The last time I was in a theatre pre-pandemic was on the evening of 5 March 2020. It was Live Theatre in Newcastle. I’d had a cold coming on for a while, a cold which had been passed on to me by a friend who had caught it from another. On the morning of the 6th, I woke up coughing and sneezing and shivering. It had arrived!
By the 20th, I was beginning to feel human again—human enough, at any rate, to venture out of doors to the local corner shop to buy some milk.
“Great!” I thought. “Life can resume again!”
And then I got the letter! It was from the NHS and it told me I was clinically extremely vulnerable and should self-isolate for at least twelve weeks.
Twelve weeks? Chance would be a fine thing! It lasted rather longer than that!
In fact, my next time in a theatre audience was on 26 August 2021, over 540 days after that last visit. That was to see Free School Meals at Northern Stage. Then on 6 September, I was back at Live for Shine and, on 9th, at South Shields’ Customs House for Our Laygate.
It was brilliant to be back in all three venues—and it was a real bonus that all the shows were great too! Meeting people I hadn’t seen for 18 or more months—other reviewers, theatre staff, actors, regular faces in audiences—was wonderful, I felt—well, at home is the only way I can describe it.
Everyone was happy. There was a real buzz, a sense of excitement. We were all—punters, staff, performers—loving being back and together again.
But—there’s always a 'but', isn’t there?—talking to management people, it’s obvious that, the euphoria of these first openings aside, things are a very long way from being 'back to normal'. Yes, first nights and press nights are full (or pretty full) but advance bookings are down, even panto bookings, that lifeline for most theatres—I’ve heard recently that one local theatre’s panto advance is 6,000 seats down on this time in 2019.That’s 6,000 seats, not pounds. In cash terms, that’s at least £60,000 down!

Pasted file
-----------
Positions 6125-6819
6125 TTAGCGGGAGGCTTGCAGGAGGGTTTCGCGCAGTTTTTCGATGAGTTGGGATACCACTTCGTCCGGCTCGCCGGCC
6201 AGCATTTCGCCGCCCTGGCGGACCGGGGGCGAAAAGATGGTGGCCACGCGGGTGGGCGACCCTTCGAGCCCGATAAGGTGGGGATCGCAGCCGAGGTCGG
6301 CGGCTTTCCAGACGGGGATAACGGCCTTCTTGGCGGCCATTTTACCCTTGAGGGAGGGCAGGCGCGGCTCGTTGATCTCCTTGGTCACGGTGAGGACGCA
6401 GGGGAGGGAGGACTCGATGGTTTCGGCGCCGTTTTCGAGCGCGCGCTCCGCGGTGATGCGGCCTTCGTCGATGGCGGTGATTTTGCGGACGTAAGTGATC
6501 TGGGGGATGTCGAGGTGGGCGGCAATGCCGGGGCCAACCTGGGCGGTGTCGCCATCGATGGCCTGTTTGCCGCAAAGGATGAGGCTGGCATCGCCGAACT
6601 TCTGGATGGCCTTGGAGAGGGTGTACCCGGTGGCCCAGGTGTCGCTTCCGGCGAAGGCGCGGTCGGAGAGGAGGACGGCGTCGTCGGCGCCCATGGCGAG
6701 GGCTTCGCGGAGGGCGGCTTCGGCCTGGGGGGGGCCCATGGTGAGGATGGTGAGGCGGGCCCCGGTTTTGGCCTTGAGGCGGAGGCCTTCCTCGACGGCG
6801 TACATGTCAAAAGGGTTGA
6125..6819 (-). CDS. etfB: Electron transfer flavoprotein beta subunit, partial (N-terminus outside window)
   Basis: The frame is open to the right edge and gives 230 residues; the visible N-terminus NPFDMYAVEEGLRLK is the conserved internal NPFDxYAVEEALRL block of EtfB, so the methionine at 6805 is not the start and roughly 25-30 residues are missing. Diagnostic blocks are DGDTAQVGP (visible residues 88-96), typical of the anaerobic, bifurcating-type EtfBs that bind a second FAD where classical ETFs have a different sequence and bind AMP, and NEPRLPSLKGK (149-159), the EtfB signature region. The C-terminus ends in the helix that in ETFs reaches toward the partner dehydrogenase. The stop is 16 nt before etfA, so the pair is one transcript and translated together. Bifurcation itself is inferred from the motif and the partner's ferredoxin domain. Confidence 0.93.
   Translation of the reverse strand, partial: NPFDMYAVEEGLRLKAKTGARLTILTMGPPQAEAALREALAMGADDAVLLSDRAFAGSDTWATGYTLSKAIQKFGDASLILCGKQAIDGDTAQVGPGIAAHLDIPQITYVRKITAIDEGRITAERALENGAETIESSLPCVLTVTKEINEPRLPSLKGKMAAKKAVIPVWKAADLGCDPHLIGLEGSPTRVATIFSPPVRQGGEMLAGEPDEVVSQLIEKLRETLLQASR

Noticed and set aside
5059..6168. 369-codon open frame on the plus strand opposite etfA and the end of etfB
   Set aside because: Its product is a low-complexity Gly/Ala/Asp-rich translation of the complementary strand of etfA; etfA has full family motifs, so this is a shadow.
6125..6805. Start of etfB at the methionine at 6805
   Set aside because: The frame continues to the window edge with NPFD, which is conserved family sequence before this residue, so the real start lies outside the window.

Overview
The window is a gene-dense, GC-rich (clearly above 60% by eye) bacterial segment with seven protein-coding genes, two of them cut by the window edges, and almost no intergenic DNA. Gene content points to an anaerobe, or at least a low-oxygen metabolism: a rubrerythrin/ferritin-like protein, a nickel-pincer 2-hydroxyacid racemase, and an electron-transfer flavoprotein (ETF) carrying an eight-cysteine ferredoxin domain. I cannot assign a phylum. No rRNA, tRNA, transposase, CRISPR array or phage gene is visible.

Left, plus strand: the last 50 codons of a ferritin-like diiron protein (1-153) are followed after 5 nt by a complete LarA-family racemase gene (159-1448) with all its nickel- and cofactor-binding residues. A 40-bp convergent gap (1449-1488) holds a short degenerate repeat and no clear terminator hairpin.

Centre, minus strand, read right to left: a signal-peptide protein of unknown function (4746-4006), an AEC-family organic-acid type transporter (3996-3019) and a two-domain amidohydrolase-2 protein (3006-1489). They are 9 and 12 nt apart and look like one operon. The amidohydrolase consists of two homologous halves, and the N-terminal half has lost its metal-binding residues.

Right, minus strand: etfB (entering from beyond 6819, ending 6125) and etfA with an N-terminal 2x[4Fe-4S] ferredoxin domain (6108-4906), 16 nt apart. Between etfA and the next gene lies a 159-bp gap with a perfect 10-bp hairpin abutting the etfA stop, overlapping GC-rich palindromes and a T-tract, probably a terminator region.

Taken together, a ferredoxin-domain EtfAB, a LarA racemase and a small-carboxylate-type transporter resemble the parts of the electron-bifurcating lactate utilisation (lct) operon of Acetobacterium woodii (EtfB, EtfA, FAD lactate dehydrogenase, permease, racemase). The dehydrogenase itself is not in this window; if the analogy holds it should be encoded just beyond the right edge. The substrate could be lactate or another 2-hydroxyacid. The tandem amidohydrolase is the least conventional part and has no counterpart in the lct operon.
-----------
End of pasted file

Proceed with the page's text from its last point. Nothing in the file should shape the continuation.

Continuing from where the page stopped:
And there are a number of theatres which have only been able to keep their heads above water because of generous donations from regular audience members. Friends’ schemes and restoration levies on tickets have never been more important.
There is much talk of vaccine hesitancy (although, thankfully, that seems to be on the decline) but without a doubt there is a very real theatre hesitancy, a hesitancy about returning while COVID is still alive, kicking and evolving.
I felt it. For days before my first return visit, my brain was manufacturing reasons why I shouldn’t go—I really wish my playwriting imagination were as fertile as the excuse mill in my mind that was working 24/7! And if someone like me, who has been involved in theatre for over 60 years, feels like that, is it any wonder your average theatregoer hesitates? Of course it isn’t, and it’s up to theatres not only to make themselves as COVID-secure as possible (and they have all made mighty efforts to do so) but to convince the punters that they have.
I screwed my courage to the sticking place; now that the ghost light is out, the industry must make every effort to convince others to do the same.